Leave your comments, thoughts and opinions in the comments section, and practice your English!
Here are the notes which I used to record this podcast episode. It’s not a transcript, but I do read from these notes during the episode.
Accents and Dialects:
I’m going to do a series of podcasts about accents. I’ve already done one about British and American accents, but I think accents are fascinating and a lot of fun so I’m going to do more. They are also very important for you, because:
-You need to be aware of different styles of English
-You shouldn’t listen to just ONE style of English because there’s a wide range of ways to say the same thing
-You need to be aware of the different sounds in English and what they mean
-You need to choose the accent you want, and then copy it
-You need to be able to understand different accents when you hear them
One of the most interesting things for me about accents is what and accent can tell you about a person. When I hear someone speak, their accent immediately gives me lots of associations. Just the sound of someone’s voice might tell me; their social class, which part of the country they are from, if they’re from the town or countryside, what their background might be, what their attitudes might be.
Obviously we shouldn’t judge people by their accents, and these are just pre-conceptions but the point is, I get all these associations but learners of English don’t. They can’t tell if someone is from the north or south or what social class they might come from. Native speakers usually can.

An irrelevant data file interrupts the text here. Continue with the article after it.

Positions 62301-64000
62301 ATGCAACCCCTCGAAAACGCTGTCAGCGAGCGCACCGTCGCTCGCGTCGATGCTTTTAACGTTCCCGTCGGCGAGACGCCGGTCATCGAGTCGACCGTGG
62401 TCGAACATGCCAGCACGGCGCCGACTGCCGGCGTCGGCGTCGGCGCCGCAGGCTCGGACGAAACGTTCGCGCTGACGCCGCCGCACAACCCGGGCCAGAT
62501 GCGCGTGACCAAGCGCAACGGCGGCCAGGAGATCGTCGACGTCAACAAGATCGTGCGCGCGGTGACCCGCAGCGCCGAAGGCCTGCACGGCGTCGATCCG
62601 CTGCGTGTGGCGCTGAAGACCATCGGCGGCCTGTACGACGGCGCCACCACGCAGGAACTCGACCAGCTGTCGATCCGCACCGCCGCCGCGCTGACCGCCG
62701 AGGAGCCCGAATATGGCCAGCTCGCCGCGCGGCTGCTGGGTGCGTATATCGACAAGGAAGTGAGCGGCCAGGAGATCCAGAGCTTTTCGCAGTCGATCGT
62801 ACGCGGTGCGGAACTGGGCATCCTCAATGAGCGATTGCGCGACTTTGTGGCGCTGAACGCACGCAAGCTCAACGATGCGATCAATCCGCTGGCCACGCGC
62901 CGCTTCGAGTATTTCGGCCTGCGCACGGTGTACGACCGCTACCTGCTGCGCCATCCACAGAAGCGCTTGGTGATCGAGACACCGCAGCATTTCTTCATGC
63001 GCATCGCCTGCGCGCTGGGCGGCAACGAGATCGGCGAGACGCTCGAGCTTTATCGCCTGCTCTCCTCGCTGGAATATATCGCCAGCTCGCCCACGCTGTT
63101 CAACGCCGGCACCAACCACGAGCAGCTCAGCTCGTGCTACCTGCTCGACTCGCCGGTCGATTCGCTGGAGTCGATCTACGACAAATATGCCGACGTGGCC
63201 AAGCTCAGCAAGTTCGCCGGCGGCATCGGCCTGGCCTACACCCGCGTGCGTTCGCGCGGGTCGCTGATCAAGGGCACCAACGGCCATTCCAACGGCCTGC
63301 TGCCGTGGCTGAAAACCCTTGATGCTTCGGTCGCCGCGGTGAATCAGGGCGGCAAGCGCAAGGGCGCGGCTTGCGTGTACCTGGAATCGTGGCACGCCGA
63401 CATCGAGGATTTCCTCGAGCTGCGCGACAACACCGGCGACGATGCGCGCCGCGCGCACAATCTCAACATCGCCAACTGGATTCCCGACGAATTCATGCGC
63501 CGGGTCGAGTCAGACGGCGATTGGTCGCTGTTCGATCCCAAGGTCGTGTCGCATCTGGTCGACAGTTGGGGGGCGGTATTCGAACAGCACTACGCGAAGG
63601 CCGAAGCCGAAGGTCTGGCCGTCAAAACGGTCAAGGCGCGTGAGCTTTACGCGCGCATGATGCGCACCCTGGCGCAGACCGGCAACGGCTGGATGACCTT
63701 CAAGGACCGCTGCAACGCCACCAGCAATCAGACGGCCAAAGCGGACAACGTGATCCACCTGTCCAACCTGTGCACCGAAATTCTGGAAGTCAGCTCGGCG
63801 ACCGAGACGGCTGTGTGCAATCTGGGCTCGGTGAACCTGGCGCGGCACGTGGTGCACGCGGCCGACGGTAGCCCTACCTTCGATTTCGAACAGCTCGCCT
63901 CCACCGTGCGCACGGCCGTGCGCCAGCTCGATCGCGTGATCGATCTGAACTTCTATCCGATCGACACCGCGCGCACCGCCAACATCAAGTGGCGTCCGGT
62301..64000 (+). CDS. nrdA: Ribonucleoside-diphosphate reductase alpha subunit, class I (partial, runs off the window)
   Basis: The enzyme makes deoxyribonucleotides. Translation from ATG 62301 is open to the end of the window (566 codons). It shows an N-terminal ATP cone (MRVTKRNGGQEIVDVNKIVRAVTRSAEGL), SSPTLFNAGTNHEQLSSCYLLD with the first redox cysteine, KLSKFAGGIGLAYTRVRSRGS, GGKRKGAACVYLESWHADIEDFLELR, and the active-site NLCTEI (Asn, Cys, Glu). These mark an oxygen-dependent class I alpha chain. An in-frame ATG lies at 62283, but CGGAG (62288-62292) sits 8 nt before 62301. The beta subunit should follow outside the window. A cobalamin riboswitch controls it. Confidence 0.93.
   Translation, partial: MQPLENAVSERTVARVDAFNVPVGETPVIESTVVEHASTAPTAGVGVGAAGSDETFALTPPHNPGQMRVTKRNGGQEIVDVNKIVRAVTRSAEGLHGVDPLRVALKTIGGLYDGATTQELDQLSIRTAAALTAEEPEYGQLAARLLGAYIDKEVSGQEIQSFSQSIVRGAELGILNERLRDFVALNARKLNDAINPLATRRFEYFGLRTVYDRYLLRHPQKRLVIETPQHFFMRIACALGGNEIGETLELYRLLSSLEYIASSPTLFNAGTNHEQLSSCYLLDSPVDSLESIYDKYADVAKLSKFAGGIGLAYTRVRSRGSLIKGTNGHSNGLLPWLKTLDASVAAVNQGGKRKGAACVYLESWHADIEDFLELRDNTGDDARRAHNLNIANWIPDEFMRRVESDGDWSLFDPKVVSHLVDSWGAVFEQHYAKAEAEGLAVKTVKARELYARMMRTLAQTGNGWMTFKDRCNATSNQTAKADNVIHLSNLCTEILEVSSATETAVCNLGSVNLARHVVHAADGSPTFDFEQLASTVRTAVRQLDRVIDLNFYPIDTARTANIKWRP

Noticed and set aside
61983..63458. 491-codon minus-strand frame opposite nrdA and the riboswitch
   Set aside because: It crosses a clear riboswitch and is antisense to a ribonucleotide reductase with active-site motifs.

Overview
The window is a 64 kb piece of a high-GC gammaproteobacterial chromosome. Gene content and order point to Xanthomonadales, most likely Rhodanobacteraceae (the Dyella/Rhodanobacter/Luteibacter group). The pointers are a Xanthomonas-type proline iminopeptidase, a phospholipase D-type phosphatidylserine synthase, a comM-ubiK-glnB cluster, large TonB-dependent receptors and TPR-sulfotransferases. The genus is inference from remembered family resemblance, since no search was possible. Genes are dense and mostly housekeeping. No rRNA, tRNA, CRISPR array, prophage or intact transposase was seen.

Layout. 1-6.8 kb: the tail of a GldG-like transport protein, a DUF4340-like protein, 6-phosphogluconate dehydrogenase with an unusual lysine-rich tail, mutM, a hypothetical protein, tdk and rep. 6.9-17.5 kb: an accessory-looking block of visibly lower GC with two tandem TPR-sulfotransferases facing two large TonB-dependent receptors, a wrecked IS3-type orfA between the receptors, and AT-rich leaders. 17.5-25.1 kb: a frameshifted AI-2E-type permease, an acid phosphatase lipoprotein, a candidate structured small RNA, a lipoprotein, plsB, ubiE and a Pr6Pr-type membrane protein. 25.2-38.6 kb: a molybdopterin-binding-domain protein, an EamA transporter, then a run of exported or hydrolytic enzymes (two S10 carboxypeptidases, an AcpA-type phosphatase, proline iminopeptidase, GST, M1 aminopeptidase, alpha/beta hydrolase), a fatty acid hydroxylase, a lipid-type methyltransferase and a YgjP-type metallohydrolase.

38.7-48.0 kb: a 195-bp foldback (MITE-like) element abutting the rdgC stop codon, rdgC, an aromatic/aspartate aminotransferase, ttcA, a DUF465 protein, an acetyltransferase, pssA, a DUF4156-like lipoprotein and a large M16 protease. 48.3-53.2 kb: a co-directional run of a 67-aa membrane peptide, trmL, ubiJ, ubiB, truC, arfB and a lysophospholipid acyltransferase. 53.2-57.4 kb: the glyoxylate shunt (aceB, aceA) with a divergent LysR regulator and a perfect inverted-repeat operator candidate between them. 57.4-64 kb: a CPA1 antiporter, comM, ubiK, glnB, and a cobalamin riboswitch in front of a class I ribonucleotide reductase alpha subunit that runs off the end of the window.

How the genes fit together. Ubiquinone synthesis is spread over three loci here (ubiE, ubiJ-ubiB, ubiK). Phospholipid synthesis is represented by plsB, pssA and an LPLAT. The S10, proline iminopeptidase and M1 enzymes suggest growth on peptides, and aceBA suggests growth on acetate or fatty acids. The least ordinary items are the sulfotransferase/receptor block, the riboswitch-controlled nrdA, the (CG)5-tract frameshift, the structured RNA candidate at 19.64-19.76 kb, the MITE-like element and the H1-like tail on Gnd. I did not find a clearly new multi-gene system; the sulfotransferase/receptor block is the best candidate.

I’m interested in bridging that gap between what a native speaker knows/understands about accents and what a learner knows/understands.
Firstly, what is an accent and what is a dialect. A dialect is the usage or vocabulary that is characteristic of a specific group of people. An accent is the way in which a language is pronounced. So, dialect is differences in vocabulary and accent is differences in pronunciation.
Secondly, how many accents can you find in the UK? There are lots! At least 10.
How many accents are there in the world? Again, there are lots. Between different English speaking countries, and also within those countries. There are lots of ways of saying the same sentence in English!
Is it true that there is such thing as a British accent and an American accent? It’s not true that there is just one American or British accent. There are so many in America and so many in Britain but you can group accents as ‘British’ because they share many features and come from Britain. You can do the same for America too. But there is not just 1 British accent or 1 American accent.
If we focus on the UK we can see lots of different accents that are linked closely with different regions and cultures in the UK.
The standard accent which is used by the BBC World Service, Oxford & Cambridge dictionaries and the commonly used phonemic chart is called RP (received pronunciation) or BBC English. This is a standard form without a specific region. It’s traditionally associated with educated people who speak ‘correctly’. These days we’re more politically correct so any accent is ‘correct’ but RP is considered to be clear and non-region specific. I would say that it is more common in the south. I would also say that I speak with an RP accent with a few traces of accents I have picked up, particularly the Birmingham accent, because I lived there for a few years.
Then there are regional accents. I can’t go into great detail, but I will run through a few. There will be more podcasts in which I play you real samples of these accents. Here’s a list of different accents from the UK: Cornwall, Bristol (South West), London, East Anglia, Midlands (Birmingham), Wales, Liverpool, Manchester, Yorkshire, Newcastle, Scotland, Northern Ireland, Republic of Ireland.
In the next few episodes I will play you extracts of different accents and highlight their features. Hopefully you’ll get familiar with a range of accents.